Viewing page 7 of 355
It looks like you're using a mobile device. We recommend using a physical keyboard for transcription entry.
JOHN WESLEY DOBBS [[image – black & white photograph of John Wesley Dobbs]] Black men first came to the New World with the Early Explorers. Black seamen were with Columbus in 1492; Balboa 1513-1515; Cortez 1318-1521; Desoto in 1540; and with Menendez at Saint Augustine, Fla., when in 1565 he built the first city in America. John Baptiste Point DuSable, a black fur trapper from the West Indies, built the first house where the city of Chicago now stands. [[image – black & white photograph of Two fez-wearing Shriners wearing formal black tie and tails]] In 1537 Estivineco (Big Steve) a black Spaniard, led 600 men across the Texas frontier and opened up the Great South West Region of our Country now known as Arizona and New Mexico. Big Steve, 6 ft. 3 in. tall, a black Spanish Doctor, was the leader of this expedition sent out by Cortez from Mexico. From 1492 to 1619, a period of 127 years, black men came to the New World with the Early explorers, and as free men. Chattel Slavery was forced upon black men and women beginning at Jamestown, Va., in 1619. This diabolical system lasted until January 1, 1863, for a period of 244 years. These terrible circumstances and conditions were almost in-human and unbearable. Negro men and women worked and suffered for 244 years, without a pay day. Nevertheless by the help of Almighty God, their descendents have still survived. Today they are calling for their Civil, Economic and Political Rights. THE DOWN-PAYMENT Crispus Attucks made the Down-Payment for us at Boston on March 5, 1770. Peter Salem made another payment at Bunker Hill, June 17, 1775, when he turned the tide of battle by killing the British Commanding officer, Major Pitcairn. Since then the Negro has paid with sweat, blood and tears, all the way from Bunker Hill to Korea--and has not produced a single traitor to the Flag! OUR LABOR The sweat from the brows of our ancestors fell in Rice fields, cotton plantations, railroad cuts, in the forests, and along the Mountain Sides. Negro labor became famous by the way in which it helped to build America. The work-song about John Henry symbolizes the Joe Lewis of Labor dying with his hammer in his hand. OUR WAR RECORD Approximately five thousand Negroes saw service in the Continental Army under General George Washington. In 1812 black men were with the Marines, and in the Navy. They were with Perry on Lake Erie. They helped Gen. Andrew Jackson save the day at New Orleans, Jan. 8, 1815. During the Civil War (1861-1865), 178,975 Negroes were enrolled in the Union Army. 36,847 Negro Soldiers lost their lives in this struggle, winning their own freedom and preserving the Union of States. The 54th and 55th Massachusetts State Militia were the first Negro Units to be mustered into the Union Army. Col. Robert Gould Shaw left Harvard College to lead the 54th. He was killed in action in South Carolina. Don't leave Boston until you see his monument in front of the State House done in bronze by August St. Gaudens, one of America's outstanding sculptors. After the Civil War, and during the Spanish-American War, the 9th and 10th Cavalry, and 24th and 25th Infantry were organized as Negro Military units to be officered by white men. These black soldiers gave a good account of themselves, at all times. In Cuba, Black Jack Pershing was a Captain in the 10th Cavalry at San Juan Hill. Theodore Roosevelt who was with the Famous Rough Riders, said Pershing was the bravest man he had ever seen under fire. After reaching the White House, as President, Roosevelt promoted Pershing, by an executive order, from the rank of Captain to that of Brigadier-General. In World War I--404,348 Negroes served in the U.S. Army. Of the number, 1,353 were Commissioned Officers. In World War II (Dec. 1, 1941 thru Aug. 31, 1945) approximately 920,000 Negro personnel served in the U.S. Army and Air Force. Of this number 8,600 were officers. Today, we have a West Point graduate, Major-General B.O. Davis, Jr., Commander of an American Air Force Squadron based somewhere in Europe. Thus you see the American Negro has truly paid the price. That is exactly why the 13th, 14th, and 15th Amendments were placed in the U.S. Constitution. They deserve to be there and deserve to be obeyed. American Negroes are fighting for, demanding, and dramatizing today, for the full and complete enforcement of these Amendments. They have been in the Constitution for 90 years, or longer. Our Negro College students, often assisted by White fellow students, are walking picket lines, and staging "sit-in" demonstrations for these rights. Again, A Moral Issue is at Stake! These college students will not be willing to wait supinely serene, like their fathers did, for lo these many years; but they are Protesting to High Heaven, and in God's name, for Justice--Right Now--If not sooner. They know that the World rises on PROTEST. They know that the Protestant church was built on Protest and Sacrifice. They know that Paul and Silas had to dramatize a jail-house demonstration before they could worship God at Phillipi. Thus, my friends, will the American Negro continue to PROTEST against old man Jim Crow, and Racial Segregation, until they are driven from every American Public place, North, South, East and West. For as the Poet says: "The World Rises on Protest--and, to sin by Silence, When we should Protest,--Makes Cowards out of men!" 5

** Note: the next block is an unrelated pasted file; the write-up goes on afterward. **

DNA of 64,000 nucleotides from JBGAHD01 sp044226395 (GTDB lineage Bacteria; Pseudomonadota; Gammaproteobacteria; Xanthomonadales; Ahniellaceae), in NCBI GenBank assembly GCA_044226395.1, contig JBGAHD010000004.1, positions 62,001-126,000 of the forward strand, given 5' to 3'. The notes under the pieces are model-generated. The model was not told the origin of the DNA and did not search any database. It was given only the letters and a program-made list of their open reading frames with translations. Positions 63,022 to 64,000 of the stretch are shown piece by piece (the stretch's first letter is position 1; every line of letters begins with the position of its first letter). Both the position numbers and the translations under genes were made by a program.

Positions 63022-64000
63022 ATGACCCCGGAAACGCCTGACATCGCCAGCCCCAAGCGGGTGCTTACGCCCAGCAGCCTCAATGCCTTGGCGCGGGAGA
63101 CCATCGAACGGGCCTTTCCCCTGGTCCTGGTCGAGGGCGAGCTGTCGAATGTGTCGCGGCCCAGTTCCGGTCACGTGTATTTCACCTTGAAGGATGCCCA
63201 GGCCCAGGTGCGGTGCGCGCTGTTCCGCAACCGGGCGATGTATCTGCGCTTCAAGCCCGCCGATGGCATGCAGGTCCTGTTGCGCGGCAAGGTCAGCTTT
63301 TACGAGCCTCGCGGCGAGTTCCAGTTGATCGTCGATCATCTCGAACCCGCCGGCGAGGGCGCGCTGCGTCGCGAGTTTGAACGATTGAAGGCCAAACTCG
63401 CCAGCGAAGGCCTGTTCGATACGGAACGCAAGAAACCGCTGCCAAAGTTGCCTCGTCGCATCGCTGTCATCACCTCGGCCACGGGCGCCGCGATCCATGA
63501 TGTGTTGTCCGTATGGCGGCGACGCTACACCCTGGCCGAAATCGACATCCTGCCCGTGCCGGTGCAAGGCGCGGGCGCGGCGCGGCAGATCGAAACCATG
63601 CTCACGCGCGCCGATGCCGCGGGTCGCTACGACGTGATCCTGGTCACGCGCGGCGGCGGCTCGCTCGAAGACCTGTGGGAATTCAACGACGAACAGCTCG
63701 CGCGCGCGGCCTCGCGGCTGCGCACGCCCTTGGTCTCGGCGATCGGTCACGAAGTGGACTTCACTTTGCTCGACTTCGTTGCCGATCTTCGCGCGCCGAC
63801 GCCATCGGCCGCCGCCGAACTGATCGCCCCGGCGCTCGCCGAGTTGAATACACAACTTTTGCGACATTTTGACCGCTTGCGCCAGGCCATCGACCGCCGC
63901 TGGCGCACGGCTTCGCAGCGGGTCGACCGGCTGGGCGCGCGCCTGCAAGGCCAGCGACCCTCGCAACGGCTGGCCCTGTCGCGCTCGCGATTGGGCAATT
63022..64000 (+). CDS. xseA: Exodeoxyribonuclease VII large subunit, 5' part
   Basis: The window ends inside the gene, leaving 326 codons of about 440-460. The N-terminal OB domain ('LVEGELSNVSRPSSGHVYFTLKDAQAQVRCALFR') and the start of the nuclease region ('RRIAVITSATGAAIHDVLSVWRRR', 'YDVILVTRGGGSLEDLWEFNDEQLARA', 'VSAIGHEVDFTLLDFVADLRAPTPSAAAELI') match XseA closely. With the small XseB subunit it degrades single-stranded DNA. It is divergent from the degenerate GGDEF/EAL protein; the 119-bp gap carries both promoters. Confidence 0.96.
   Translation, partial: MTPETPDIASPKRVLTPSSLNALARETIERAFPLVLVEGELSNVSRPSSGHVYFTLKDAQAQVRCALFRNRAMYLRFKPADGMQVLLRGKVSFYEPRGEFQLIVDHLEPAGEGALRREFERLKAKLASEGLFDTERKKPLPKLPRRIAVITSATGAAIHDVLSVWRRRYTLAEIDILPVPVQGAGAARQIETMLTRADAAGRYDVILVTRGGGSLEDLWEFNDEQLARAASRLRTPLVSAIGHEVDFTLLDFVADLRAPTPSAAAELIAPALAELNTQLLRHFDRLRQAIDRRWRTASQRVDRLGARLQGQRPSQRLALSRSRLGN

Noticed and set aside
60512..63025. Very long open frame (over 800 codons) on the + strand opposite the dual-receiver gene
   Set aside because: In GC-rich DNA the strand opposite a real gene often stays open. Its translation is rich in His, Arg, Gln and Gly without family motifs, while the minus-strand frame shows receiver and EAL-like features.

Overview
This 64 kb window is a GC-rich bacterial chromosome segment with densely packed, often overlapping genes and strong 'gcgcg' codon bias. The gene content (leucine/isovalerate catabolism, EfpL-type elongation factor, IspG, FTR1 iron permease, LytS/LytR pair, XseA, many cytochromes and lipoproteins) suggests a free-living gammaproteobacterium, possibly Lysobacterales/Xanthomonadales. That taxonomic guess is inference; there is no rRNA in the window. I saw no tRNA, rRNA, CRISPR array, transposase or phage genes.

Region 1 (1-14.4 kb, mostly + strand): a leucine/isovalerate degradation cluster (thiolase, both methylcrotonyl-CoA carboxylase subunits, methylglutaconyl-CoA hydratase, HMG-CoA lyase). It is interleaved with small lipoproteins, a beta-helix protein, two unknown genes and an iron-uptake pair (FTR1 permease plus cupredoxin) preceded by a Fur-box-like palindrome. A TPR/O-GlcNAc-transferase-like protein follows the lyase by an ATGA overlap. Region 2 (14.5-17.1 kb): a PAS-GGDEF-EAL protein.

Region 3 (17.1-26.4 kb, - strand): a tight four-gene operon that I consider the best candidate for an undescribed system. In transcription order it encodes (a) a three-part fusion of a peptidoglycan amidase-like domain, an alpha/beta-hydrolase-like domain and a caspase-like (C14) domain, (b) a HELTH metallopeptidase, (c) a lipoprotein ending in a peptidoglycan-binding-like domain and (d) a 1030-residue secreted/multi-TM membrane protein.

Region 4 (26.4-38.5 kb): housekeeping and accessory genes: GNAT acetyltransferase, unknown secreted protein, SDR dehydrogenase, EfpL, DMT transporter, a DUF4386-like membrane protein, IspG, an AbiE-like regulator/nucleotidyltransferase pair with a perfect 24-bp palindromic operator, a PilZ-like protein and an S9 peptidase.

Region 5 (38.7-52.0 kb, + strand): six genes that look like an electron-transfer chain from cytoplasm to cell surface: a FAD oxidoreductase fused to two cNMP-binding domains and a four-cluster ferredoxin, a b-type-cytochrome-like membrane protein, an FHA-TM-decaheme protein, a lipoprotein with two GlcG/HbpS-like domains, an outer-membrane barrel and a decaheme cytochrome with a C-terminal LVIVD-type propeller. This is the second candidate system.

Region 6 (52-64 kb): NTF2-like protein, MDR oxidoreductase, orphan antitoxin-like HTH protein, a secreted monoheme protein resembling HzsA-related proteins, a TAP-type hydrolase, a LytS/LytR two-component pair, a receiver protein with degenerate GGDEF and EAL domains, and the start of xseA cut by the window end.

Please note that the language and terminology used in this collection reflects the context and culture of the time of its creation, and may include culturally sensitive information. As an historical document, its contents may be at odds with contemporary views and terminology. The information within this collection does not reflect the views of the Smithsonian Institution, but is available in its original form to facilitate research. For questions or comments regarding sensitive content, access, and use related to this collection, please contact firstname.lastname@example.org.